My South Africa is that little white boy at a decent school in the Eastern Cape who decided to teach the black boys in the community to play cricket, and to fit them all out with the togs required to play the gentleman’s game. It is the two black street children in Durban, caught on camera, who put their spare change in the condensed milk tin of a white beggar. It is the Johannesburg pastor who opened up his church as a place of shelter for illegal immigrants. It is the Afrikaner woman from Boksburg who nailed the white guy who shot and killed one of South Africa's greatest freedom fighters outside his home.
 
My South Africa is the man who went to prison for 27 years and came out embracing his captors, thereby releasing them from their impending misery. It is the activist priest who dived into a crowd of angry people to rescue a woman from a sure necklacing. It is the former police chief who fell to his knees to wash the feet of Mamelodi women whose sons disappeared on his watch; it is the women who forgave him in his act of contrition. It is the Cape Town university psychologist who interviewed the 'Prime Evil' in Pretoria Centre and came away with emotional attachment, even empathy, for the human being who did such terrible things under apartheid.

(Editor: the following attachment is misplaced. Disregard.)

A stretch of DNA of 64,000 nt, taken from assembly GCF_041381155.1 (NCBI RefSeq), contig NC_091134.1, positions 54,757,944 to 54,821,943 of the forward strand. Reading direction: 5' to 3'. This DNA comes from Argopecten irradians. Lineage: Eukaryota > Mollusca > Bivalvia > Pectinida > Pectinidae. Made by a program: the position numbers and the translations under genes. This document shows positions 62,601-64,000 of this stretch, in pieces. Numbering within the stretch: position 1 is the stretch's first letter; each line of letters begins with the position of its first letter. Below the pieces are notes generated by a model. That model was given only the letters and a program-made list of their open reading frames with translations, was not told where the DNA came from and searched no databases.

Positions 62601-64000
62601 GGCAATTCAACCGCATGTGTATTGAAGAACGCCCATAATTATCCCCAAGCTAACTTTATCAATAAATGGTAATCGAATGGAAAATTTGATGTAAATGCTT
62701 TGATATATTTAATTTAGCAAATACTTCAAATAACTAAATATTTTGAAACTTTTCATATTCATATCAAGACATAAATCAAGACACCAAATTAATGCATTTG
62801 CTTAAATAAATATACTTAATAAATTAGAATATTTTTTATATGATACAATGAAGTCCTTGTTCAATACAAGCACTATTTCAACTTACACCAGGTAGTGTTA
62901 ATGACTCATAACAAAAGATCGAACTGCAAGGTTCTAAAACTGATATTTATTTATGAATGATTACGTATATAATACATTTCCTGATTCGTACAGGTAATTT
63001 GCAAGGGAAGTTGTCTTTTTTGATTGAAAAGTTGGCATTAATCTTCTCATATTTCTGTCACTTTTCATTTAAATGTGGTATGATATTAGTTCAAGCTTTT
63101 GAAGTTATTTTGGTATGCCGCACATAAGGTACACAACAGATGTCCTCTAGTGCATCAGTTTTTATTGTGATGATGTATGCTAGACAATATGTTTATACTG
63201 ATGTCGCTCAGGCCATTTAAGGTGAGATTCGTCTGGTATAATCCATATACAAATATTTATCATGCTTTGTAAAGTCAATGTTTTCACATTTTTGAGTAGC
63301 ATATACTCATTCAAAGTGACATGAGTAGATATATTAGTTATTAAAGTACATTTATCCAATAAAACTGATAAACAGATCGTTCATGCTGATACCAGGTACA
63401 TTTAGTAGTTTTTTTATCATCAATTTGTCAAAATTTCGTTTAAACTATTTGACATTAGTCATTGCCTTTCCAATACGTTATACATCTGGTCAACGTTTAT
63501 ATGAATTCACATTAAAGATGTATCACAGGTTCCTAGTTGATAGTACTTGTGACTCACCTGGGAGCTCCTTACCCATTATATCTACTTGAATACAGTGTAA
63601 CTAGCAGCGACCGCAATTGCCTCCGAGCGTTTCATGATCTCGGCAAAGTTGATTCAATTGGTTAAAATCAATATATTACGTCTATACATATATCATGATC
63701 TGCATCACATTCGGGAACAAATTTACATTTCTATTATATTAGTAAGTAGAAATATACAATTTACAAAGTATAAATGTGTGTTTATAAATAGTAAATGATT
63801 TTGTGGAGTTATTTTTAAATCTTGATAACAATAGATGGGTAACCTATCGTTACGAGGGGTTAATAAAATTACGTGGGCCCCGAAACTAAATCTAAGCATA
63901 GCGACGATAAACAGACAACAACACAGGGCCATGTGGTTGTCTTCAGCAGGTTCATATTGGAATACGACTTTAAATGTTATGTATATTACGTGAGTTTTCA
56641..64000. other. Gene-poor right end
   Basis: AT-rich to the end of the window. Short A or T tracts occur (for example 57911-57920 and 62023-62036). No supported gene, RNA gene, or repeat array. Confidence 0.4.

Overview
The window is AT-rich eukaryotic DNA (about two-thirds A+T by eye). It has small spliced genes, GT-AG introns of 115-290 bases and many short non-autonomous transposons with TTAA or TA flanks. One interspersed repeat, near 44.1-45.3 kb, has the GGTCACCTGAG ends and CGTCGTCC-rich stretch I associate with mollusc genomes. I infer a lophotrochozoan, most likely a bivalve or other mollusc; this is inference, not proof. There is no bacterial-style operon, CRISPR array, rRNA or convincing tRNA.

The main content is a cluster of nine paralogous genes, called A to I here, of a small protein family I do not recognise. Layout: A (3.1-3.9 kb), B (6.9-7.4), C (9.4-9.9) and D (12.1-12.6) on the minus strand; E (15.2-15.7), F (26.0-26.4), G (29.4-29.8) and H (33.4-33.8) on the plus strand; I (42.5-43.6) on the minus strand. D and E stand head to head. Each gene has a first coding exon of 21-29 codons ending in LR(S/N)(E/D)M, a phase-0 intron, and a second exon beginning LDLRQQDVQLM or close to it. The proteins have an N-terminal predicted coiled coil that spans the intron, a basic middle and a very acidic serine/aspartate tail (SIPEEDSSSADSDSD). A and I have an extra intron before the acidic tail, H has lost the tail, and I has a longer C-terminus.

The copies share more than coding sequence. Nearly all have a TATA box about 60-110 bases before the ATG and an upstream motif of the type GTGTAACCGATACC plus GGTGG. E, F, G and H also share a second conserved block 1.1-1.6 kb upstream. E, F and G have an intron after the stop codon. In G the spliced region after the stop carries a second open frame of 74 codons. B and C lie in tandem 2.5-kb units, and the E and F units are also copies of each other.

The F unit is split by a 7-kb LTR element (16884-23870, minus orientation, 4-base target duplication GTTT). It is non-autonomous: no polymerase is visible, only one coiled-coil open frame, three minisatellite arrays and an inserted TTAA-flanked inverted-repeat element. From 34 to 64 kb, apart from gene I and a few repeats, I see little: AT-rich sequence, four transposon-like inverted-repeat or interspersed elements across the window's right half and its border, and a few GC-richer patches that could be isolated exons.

My South Africa is the quiet, dignified, determined township mother from Langa who straightened her back during the years of oppression and decided that her struggle was to raise decent children, insist that they learn, and ensure that they not succumb to bitterness or defeat in the face of overwhelming odds. It is the two young girls who walked 20kms to school every day, even through their matric years, and passed well enough to be accepted into university studies. It is the student who takes on three jobs, during the evenings and on weekends, to find ways of paying for his university studies.